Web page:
Mickey Z. -- World News Trust
May 20, 2018
Too bad they didn’t have Twitter in 1939 when Billie Holiday first performed #StrangeFruit.
Southern trees bear strange fruit,
Blood on the leaves and blood at the root
“Not many singers could claim to have ‘suffered for their art’ as Billie Holiday,” wrote journalist Don Atapattu. “Born Elinore Harris, Billie certainly knew torment.”
While growing up black in the Jim Crow South, Holiday was prostituted, left homeless, and endured suffocating poverty -- all before she turned 18 and began recording music.
Black bodies swinging in the southern breeze,
Strange fruit hanging from the poplar trees.
Billie Holiday (1915-1959) did not write “Strange Fruit.” The song began as a poem -- written in the 1930s by a Jewish schoolteacher from the Bronx. His name was Abel Meeropol. (He and his wife Anne later adopted Robert and Michael Rosenberg, the orphaned children of the executed Julius and Ethel Rosenberg.)
After viewing a photograph of an Aug. 7, 1930 lynching, Meeropol was moved to pen the words Holiday would later make her own. Under the pseudonym “Lewis Allan,” Meeropol set the poem to music and saw it first performed at a teachers’ union meeting. It just as easily could have vanished into obscurity after that… but fate intervened.
Pastoral scene of the gallant south,
The bulging eyes and the twisted mouth
Barney Josephson -- the manager of Cafe Society, a popular, desegregated Greenwich Village nightclub -- heard “Strange Fruit.” He promptly arranged a meeting between Holiday and Meeropol. After some initial hesitation, Lady Day decided to record the song but her label refused. “People don't understand the kind of fight it takes to record what you want to record the way you want to record it,” Holiday later explained.
Scent of magnolias, sweet and fresh,
Then the sudden smell of burning flesh.
Her persistence landed the song on a specialty label and Holiday began performing it regularly in live shows in 1939 -- introducing white audiences to powerful images of racism, inequality, and hate crimes. She and Josephson agreed upon some rules at Cafe Society: Holiday would always close by singing “Strange Fruit” in darkness, except for a spotlight on her face; all waiter service would stop in advance; and there would never be an encore.
Here is fruit for the crows to pluck,
For the rain to gather, for the wind to suck,
“‘Strange Fruit’ probably did more to put Billie on the map than anything she ever did,” wrote Michael Brooks in the booklet that accompanied the three-CD box: Billie Holiday - The Legacy. “ It was totally unlike any song written up to then, and it enraged those people it didn’t scare.” You know, #NotAllWhitePeople and all that.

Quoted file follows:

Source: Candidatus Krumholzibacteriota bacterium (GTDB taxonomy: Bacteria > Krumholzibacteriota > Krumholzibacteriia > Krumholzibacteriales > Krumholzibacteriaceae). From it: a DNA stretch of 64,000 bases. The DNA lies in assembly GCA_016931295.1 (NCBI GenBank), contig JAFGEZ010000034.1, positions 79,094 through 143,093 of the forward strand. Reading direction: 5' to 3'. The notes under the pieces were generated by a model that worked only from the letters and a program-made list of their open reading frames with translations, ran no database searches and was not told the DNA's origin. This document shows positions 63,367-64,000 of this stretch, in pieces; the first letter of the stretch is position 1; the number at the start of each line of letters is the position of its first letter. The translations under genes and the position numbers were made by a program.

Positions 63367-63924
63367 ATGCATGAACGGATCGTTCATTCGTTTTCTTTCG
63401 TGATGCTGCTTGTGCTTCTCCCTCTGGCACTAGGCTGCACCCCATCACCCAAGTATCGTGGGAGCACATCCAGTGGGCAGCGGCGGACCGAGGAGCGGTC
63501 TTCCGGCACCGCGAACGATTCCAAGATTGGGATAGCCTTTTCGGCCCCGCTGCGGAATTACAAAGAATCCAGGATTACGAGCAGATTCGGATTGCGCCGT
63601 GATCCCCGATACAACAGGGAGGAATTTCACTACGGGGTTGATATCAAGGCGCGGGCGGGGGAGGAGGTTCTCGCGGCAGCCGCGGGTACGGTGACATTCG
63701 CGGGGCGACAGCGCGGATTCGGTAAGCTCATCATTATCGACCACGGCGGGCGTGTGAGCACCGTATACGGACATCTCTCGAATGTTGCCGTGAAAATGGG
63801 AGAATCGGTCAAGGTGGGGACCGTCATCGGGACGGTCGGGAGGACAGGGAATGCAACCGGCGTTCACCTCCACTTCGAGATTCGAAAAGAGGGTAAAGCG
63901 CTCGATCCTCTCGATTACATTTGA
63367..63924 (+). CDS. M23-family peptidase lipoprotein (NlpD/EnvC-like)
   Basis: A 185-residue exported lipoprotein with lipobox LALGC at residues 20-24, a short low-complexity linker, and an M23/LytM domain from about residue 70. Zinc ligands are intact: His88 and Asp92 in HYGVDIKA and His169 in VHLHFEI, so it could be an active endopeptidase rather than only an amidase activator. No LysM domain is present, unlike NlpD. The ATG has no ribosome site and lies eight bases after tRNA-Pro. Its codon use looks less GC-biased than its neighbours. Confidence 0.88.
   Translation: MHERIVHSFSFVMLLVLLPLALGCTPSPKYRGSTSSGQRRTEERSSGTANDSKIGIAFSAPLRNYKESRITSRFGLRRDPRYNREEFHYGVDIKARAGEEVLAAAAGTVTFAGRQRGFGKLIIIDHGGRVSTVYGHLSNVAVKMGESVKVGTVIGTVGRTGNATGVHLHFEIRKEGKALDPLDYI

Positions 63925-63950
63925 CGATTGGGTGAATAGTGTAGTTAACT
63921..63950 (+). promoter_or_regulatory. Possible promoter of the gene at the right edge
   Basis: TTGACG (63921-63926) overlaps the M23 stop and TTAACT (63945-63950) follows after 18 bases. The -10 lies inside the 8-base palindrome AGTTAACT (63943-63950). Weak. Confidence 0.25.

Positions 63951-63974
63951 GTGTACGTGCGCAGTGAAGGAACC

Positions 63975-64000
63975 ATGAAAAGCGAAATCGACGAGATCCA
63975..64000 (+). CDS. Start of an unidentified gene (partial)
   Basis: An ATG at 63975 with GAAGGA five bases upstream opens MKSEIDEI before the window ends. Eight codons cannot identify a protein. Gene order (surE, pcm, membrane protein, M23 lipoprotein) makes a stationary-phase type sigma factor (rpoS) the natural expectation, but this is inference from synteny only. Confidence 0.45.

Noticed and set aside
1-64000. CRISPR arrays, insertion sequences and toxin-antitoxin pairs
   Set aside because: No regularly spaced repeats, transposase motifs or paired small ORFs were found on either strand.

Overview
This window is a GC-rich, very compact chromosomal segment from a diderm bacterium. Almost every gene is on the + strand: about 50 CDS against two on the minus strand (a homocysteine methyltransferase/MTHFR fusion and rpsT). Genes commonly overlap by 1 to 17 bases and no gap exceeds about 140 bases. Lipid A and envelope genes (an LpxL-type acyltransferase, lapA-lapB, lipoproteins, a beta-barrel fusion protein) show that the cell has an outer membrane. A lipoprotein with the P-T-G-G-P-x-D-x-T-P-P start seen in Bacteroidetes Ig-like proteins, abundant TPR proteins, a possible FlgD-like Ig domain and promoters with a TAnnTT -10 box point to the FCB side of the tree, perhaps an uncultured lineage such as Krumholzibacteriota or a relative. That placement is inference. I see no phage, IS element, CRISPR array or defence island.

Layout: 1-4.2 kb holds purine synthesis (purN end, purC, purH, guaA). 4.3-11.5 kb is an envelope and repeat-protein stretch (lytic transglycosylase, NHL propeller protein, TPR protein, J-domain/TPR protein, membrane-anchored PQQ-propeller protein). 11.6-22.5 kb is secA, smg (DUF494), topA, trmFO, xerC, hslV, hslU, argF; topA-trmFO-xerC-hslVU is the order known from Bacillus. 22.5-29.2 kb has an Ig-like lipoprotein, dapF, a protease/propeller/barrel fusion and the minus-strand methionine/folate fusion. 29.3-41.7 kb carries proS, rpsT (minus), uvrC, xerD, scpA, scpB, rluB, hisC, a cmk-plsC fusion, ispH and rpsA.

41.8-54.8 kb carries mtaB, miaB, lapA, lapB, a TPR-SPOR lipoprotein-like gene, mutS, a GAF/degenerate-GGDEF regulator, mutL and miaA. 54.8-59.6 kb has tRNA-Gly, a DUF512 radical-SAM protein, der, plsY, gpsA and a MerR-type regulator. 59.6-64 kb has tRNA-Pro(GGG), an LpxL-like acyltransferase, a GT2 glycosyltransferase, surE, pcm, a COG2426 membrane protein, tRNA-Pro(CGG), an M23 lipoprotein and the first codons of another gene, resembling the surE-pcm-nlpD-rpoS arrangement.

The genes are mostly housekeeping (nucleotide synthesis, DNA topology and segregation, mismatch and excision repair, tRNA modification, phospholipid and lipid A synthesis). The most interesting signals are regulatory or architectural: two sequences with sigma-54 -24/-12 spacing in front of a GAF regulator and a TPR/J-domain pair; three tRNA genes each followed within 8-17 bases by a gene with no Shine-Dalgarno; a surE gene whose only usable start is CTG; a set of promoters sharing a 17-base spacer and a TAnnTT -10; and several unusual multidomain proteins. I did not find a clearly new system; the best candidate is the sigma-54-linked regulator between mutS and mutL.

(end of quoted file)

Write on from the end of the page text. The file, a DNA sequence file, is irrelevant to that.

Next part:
Lawrence Beitler took the photo of the lynching of J. Thomas Shipp and Abram S. Smith that inspired the writing of “Strange Fruit.” The two dead men hung from a tree surrounded by a huge lynch mob of men, women, and children. Over the next ten days, Beitler sold thousands of copies of that photograph.
Today -- eight decades later -- with just a few clicks, we too can and do share graphic videos of black Americans being murdered. We can and do virtue signal show our public “outrage” with color-coded profile pictures and by carrying cardboard signs during marches. Many Americans would likely take a #StrangeFruit selfie, if given half the chance.
For the sun to rot, for the trees to drop,
Here is a strange and bitter crop.
This is America. This was America. This will be America.
Mickey Z. is the founder of Helping Homeless Women - NYC, offering direct relief to women on the streets of New York City. To help him grow this project, CLICK HERE and make a donation right now. And please spread the word!
Billie Holiday said “This is America” 80 years ago with “Strange Fruit” by Mickey Z. is licensed under a Creative Commons Attribution-ShareAlike 4.0 International License.
Based on a work at https://worldnewstrust.com/billie-holiday-said-this-is-america-80-years-ago-with-strange-fruit-mickey-z.